Everyone will never win because there are double the number of candidates entering the match than there are spots available. So you have programs that invite 70 people to interview for 4 spots. Then there are programs that get 150 applications, invite 20 for 4 spots but only submit 10 on their rank list and end up with something open after match. Qualified candidates are going to get left out.
     
  30. Billy Gilmore

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    I recognize the fact quality candidates don't match. However, I still feel blaming the match is a big excuse. If the match didn't exist there would still be nepotism and politics and qualified individuals would in all likelihood still miss out on positions.

    Truthfully, I am not a huge advocate of the match. I think it is a huge disadvantage to the most qualified applicants who could hold multiple offers under a non-match system. Yet, the match is what it is and it's the best and most fair system available for all applicants.

    texas_dds, ranked UW #1 when she applied a couple years back which tells me she could have had MANY acceptances in a non-match scenario. it is candidates like her who must make their decision without all the facts they could have in a non-match scenario that get screwed.

    Applying to specialty programs is no different than applying for a job as politics, family ties, and personalities prevent QUALIFIED applicants from obtaining the positions they desire everyday. It's called LIFE and to blame the match because it is an imperfect system is pathetic. Even without the match there are still more than twice as many applicants relative to positions available.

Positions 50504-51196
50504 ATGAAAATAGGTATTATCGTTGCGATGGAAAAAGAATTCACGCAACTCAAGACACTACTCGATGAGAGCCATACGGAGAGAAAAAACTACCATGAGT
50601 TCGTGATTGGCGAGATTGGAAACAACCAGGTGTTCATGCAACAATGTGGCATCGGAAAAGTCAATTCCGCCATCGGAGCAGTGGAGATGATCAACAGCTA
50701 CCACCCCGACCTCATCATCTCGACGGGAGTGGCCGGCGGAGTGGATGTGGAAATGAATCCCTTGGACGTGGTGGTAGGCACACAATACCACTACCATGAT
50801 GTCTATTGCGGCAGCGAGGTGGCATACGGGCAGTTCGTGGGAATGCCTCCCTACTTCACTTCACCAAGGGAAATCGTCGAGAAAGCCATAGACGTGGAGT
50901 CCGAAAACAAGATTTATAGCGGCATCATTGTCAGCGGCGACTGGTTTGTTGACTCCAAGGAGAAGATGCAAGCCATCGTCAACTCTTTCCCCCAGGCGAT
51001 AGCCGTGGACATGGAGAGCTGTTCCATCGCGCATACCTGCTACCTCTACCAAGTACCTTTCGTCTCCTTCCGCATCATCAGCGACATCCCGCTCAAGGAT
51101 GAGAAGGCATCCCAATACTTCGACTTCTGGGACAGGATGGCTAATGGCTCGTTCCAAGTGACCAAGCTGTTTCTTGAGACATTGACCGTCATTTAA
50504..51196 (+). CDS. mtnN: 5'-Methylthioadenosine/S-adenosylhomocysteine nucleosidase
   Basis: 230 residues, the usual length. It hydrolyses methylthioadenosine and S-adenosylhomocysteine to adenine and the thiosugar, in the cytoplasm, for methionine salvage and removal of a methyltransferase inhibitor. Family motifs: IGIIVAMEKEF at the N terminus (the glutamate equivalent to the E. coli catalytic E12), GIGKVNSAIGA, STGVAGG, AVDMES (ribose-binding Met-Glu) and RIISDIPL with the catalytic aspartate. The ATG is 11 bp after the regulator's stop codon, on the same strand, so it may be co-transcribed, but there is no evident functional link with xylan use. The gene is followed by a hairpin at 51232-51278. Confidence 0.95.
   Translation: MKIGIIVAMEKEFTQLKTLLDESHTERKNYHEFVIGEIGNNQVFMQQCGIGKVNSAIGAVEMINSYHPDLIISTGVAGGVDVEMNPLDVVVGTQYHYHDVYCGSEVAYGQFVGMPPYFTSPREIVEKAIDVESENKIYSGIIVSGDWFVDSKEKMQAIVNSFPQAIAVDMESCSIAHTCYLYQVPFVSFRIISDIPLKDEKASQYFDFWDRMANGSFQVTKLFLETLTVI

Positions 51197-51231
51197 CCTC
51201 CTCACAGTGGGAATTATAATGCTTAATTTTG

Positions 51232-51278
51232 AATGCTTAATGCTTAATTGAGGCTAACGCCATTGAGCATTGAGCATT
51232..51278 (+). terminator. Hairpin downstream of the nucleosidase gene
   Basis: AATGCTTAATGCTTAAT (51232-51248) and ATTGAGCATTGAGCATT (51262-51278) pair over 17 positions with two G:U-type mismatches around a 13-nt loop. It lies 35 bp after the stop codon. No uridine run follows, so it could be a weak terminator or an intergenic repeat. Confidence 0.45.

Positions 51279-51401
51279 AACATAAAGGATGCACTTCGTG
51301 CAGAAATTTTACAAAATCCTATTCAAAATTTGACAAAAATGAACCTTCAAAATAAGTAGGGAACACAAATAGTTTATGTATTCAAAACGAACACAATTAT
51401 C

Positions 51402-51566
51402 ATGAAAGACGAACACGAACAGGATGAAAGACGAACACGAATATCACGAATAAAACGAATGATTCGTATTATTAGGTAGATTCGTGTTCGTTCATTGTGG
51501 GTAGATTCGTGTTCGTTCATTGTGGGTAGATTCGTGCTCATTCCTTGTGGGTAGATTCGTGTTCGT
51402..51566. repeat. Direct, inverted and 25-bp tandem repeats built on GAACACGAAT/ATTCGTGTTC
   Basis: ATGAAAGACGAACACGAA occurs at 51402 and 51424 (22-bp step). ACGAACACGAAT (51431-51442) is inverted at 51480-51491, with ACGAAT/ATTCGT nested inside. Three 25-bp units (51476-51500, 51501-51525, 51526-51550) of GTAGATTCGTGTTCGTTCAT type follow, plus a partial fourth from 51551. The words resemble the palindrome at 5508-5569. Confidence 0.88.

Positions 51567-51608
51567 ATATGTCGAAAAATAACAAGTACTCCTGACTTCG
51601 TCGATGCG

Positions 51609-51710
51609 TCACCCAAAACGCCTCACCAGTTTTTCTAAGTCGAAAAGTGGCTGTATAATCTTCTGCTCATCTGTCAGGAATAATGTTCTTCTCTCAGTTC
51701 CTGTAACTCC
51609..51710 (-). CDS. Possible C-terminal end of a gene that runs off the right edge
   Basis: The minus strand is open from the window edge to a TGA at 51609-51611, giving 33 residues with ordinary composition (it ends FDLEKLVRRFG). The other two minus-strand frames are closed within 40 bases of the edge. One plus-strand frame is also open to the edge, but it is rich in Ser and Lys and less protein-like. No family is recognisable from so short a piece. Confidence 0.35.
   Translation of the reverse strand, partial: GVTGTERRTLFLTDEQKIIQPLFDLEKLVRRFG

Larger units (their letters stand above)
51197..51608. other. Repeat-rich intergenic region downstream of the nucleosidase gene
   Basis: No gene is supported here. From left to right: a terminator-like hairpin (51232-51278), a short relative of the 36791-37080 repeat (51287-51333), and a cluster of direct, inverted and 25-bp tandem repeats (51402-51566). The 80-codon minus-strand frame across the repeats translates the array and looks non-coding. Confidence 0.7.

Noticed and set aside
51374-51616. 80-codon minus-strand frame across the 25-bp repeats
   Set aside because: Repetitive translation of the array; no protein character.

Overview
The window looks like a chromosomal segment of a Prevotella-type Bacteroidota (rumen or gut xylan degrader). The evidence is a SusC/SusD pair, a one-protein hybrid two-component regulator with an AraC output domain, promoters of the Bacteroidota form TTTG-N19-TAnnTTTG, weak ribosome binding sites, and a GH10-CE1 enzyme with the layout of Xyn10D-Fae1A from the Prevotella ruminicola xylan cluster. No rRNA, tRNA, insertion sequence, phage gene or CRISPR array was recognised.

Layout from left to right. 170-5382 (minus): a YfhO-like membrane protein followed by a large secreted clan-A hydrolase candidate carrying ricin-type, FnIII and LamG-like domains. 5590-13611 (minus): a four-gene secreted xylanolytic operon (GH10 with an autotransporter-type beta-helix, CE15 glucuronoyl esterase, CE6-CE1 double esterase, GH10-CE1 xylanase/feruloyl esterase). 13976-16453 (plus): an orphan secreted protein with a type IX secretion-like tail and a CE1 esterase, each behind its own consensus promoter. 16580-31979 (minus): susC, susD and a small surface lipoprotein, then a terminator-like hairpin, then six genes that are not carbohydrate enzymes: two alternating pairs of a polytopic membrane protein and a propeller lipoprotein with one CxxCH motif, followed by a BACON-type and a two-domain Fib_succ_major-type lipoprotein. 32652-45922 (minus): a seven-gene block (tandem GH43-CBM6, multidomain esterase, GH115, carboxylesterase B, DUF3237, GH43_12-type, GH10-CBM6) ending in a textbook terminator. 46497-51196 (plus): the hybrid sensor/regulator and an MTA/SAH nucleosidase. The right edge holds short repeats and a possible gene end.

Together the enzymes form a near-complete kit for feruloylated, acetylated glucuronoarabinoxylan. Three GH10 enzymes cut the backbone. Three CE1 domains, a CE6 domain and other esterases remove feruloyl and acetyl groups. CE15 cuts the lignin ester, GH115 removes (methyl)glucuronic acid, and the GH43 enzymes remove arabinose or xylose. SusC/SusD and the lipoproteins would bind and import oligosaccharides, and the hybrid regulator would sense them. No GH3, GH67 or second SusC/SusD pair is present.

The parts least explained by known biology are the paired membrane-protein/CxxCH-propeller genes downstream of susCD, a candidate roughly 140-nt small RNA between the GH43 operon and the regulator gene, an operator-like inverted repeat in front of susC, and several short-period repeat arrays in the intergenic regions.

31. gryffindor

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    It's candidates like this who would hold multiple acceptances and then take forever to decide is why I also think the match is the best system possible. The superstar candidate isn't getting screwed by the match - they are just being forced to decide ahead of time who really is your #1 choice rather than dragging out the process. The match basically pushes up the deadline for everyone to decide. You have all the facts from the interview before you enter the match list - cost, time, requirements, location, stipend, research, etc. The fact that it is so competitive and those who get left out blame it on the match isn't entirely false - they weren't ranked high enough by any of the programs on their lists so yeah, in that case, "match sucks" because they didn't get a match.
     
  32. texas_dds

    texas_dds Senior Member
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    yikes i didnt know my 2 year old rank list was floating around in cyber space!
    and dont you all assume im some superstar, my orthodontist as a teen was absolutely right when he told me 14 years ago "becoming an orthodontist is a bit of a crapshoot, you gotta work your tail off, be personable, and be very lucky." I think the match is wonderful - there is no other fair system for all the reasons stated before, i just meant its wacky because murphy's law does exist sometimes! i always compare it to the BCS college football thing when i explain the match to laypeople - it usually works but sometimes that computer will crank out a strange result.